The Trustee will call a meeting of the creditors within 25 business days of being appointed. At the meeting, the Trustee will present the proposed PIA, as well as their recommendation as to whether the PIA is in the creditors’ best interests.

Creditors vote to approve the agreement. The agreement proceeds if it is approved by creditors who hold the majority in numbers, and at least 75% of the value of your debt.


3. Administering the Agreement

Your proposal immediately comes into effect if it is accepted by the creditors. The Controlling Trustee (or another Trustee) is nominated to administer the agreement.

During this stage, the Trustee will oversee the terms of the agreement, collect any contributions you make, distribute money to creditors, and report to creditors about the progress of the PIA.


The Outcomes of a Personal Insolvency Agreement

Developing a Personal Insolvency Agreement can have one of two outcomes:


1. Creditors Accept the PIA

Where creditors approve your proposal, you become subject to the terms of the agreement. The Controlling Trustee administers the agreement. The Trustee will ensure all parties meet their obligations. They will also collect and distribute your contributions to creditors. 

The agreement continues until the terms are met. Once discharged from your PIA, any remaining debts (that were included in the PIA) are forgiven, and those debts cease to exist. The agreement may be terminated if you fail to meet your obligations.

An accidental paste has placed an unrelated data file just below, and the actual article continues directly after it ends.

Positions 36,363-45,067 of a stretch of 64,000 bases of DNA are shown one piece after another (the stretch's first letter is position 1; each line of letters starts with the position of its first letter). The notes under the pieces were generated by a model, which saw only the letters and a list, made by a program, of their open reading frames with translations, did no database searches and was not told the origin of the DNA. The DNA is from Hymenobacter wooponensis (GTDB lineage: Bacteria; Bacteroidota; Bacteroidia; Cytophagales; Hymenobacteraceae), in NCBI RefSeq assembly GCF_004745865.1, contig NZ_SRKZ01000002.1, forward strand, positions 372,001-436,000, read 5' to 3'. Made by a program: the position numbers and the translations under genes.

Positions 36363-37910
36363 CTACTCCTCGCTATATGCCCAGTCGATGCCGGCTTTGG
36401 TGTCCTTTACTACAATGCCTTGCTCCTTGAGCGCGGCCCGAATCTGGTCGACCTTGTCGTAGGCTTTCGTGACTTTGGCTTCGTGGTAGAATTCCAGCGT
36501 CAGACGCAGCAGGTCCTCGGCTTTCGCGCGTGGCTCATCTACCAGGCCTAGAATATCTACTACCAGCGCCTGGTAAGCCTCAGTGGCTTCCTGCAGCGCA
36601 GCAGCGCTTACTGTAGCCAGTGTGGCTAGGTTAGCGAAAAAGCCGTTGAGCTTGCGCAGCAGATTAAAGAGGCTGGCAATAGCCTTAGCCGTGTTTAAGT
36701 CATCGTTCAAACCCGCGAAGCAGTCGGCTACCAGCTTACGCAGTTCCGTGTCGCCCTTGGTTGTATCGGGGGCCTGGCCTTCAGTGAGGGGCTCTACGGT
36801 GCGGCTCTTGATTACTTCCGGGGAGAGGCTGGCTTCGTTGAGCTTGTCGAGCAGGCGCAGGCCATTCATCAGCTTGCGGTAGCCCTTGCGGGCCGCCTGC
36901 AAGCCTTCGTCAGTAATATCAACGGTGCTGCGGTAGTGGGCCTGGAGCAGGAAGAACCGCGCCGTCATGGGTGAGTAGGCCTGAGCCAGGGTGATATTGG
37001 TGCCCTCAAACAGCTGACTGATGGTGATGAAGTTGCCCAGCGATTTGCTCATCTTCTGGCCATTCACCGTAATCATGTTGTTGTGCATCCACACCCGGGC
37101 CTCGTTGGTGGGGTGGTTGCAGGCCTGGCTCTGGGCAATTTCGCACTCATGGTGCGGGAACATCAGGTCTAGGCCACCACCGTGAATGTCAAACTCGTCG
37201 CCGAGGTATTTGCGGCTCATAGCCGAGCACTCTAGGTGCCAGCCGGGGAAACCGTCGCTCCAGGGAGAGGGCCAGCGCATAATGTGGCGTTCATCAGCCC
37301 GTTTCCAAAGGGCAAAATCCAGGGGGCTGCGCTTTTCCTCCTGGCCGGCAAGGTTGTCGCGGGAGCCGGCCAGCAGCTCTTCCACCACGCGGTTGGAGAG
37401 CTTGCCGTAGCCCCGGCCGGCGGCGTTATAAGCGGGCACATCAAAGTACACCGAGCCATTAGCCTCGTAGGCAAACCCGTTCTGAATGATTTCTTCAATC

Successfully meeting the terms of a PIA allows you to start life afresh.


2. Creditors Reject the PIA

If your creditors reject your PIA, they are permitted to continue debt recovery actions against you. This may include applying to the court to make you bankrupt (if your debt is $10,000 or more).


The Consequences of Personal Insolvency Agreements

Entering into a PIA carries serious, long-term consequences. Consult a registered professional before making any decisions.

Personal insolvency can affect the following aspects of your life:

  • Credit rating – Credit reporting agencies will keep a record of your PIA for a minimum of 5 years. This can have a significant impact on your ability to obtain new lines of credit, such as credit cards, personal loans and mortgages.